Summary: The verse does not state that Shamgar was in fact a judge, but that he also delivered Israel. Therefore, his activity was similar to that of the judges.

Chapter 14

The Judge Shamgar [Judges 3.31]


31 And after him was Shamgar the son of Anath, which slew of the Philistines six hundred men with an ox goad: and he also delivered Israel.


31 And after him was Shamgar the son of Anath, which slew of the Philistines six hundred men with an ox goad: and he also delivered Israel.

And after Ehud, there was Shamgar the son of Anath—I happen to believe that "Shamgar's administration in the West was integrated into Ehud's administration of eighty years in the East; and since this administration might have been in power for a long time, so also, this Philistine servitude which is not recognized anywhere else, might have been going on for a long time. Shamgar’s judgeship (if he was actually a judge) appears to have transpired after Ehud’s deliverance but before his death (The historical notice in [1]Judges 4.1continues after Ehud’s death rather than before Ehud’s death.)

The characteristic features of the general narration of the book are absent in this verse. Israel’s sin that leads to judgment is not mentioned, and there is no reference to a Philistine oppression of any specified duration. Rather, the reference seems to be to a rising Philistine menace caused by the continuing infiltration of Philistines into the area. This infiltration had begun as early as the time of Abraham and continued until it reached its apex at the time of Samson. No notification is given of the tribe or family of this judge; and suffering seems to have been local—confined to some of the western tribes. It is possible that Shamgar was not really a judge, since Ehud was the major judge at that time. It should also be noted that he is later mentioned in connection with the woman Jael, who was also not a judge, but somewhat of a local heroine. We may suppose, because the information we have about this man is very sketchy, that Shamgar was only the leader of a band of peasants, who by means of such implements of labor as they could lay their hands on at the moment, achieved the heroic exploit recorded—slew 600 men.

Shamgar’s weapon was an ox goad , a long-handled, pointed stick tipped with metal and used to prod animals. Its length was normally about ten feet, and it was useful as a weapon in times of emergency. The Philistines later became famous for disarming their enemies, and it should be noted that Shamgar may have had no other weapon available to him. With it, he slew six hundred men, which may represent the sum of a lifetime of combat, rather than a single incident. Despite his unknown origin and humble weapon, he was used by God to spare the Israelites. That his exploits were well known is indicated by the reference to him in Deborah’s song. There is no substantial reason for the fanciful exaggerations that have often been given to explain away the historicity of this event (e.g., MacKenzie, pp. 125–126; who believes the incident was inserted at this point to give a reason for the reference to him later in chapter 5). Most liberal commentators look on Shamgar as an insertion by the so-called Deuteronomic historian, believing the book of Judges actually to have been written during the Assyrian period in Israel. This view has been successfully discounted by Y. Kaufmann, The Biblical Account of the Conquest of Palestine, where he shows that Judges 2 & 3 presents a very unfavorable and unidealistic picture of Israel’s history during this early period, which is not the so-called Deuteronomistic viewpoint at all. The details of these chapters must be viewed as very ancient and true to Israel’s history.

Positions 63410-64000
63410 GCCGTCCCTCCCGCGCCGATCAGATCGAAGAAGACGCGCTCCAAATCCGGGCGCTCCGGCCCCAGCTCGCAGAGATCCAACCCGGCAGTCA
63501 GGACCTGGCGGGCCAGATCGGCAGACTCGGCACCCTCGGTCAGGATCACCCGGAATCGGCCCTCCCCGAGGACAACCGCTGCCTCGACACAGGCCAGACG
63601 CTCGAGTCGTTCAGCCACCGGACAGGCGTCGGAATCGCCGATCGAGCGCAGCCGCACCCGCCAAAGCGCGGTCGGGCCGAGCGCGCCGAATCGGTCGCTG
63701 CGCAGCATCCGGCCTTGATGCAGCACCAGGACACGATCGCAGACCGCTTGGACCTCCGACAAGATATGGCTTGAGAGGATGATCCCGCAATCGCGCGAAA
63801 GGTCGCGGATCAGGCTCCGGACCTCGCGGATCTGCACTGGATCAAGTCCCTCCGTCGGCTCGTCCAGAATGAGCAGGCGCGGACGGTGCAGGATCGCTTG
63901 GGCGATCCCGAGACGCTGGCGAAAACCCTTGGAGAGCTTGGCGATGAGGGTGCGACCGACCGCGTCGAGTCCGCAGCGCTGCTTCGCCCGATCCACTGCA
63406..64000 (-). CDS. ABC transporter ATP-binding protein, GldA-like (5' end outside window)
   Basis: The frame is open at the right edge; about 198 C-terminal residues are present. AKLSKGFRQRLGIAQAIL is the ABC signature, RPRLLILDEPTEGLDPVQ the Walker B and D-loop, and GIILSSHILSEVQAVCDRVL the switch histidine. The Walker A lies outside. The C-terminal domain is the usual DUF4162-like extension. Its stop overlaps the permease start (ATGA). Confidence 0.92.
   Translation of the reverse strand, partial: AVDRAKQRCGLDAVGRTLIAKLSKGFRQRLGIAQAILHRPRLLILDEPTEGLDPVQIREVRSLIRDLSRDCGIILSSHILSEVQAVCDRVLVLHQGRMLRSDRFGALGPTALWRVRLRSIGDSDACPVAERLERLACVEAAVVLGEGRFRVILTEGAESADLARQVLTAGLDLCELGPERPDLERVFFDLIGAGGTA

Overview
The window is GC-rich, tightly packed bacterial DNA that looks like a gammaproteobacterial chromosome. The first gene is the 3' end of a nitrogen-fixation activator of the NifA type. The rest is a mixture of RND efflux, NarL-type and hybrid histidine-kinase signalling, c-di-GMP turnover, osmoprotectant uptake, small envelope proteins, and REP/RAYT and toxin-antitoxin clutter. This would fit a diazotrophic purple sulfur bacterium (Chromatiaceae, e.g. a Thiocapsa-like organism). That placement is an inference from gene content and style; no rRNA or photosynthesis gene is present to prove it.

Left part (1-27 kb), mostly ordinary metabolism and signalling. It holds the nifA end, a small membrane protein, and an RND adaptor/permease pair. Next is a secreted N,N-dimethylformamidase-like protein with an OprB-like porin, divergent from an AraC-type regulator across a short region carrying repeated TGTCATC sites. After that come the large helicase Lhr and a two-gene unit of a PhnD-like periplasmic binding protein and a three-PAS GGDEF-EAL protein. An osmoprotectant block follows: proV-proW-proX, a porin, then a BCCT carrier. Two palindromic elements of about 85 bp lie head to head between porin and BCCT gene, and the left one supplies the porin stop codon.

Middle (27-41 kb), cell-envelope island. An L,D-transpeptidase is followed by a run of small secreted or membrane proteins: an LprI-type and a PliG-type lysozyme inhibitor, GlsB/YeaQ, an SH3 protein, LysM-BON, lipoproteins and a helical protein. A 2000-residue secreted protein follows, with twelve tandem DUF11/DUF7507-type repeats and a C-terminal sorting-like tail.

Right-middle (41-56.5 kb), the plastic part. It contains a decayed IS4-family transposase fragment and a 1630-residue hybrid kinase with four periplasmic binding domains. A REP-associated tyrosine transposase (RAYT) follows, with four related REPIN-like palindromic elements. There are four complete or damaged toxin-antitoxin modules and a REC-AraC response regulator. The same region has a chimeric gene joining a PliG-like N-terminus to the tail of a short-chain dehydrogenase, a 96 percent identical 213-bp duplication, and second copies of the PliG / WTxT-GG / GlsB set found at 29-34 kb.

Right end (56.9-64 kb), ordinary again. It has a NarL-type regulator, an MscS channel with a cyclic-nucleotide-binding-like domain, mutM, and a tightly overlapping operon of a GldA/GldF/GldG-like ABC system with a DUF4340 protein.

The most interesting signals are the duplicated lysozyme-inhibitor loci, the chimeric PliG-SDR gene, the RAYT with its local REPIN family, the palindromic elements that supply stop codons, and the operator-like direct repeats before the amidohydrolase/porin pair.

The Holy Spirit has chosen to keep the details of Shamgar’s exploits hidden, but there are several points that can be made from a review of past history and the present state of affairs in the Holy Land:

1. THAT the [2]ox-goad, still used in Palestine, is a sufficiently destructive weapon if used by a strong and skillful hand, is evident enough from the description which Mr. Maundrell gives of this implement, having seen many of them both in Palestine and Syria: "It was observable," he says, "that in ploughing they used goads of an extraordinary size; upon measuring of several I found them about eight feet long, and at the bigger end about six inches in circumference. They were armed at the lesser end with a sharp barb for driving the oxen, and at the other end with a small spade or paddle of iron, used to clean the clay from the plow; clay will build up on the plow until it is a hindrance to the proper working of the plow. In the hands of a strong, skillful man, such an instrument must be more dangerous and more fatal than any sword.

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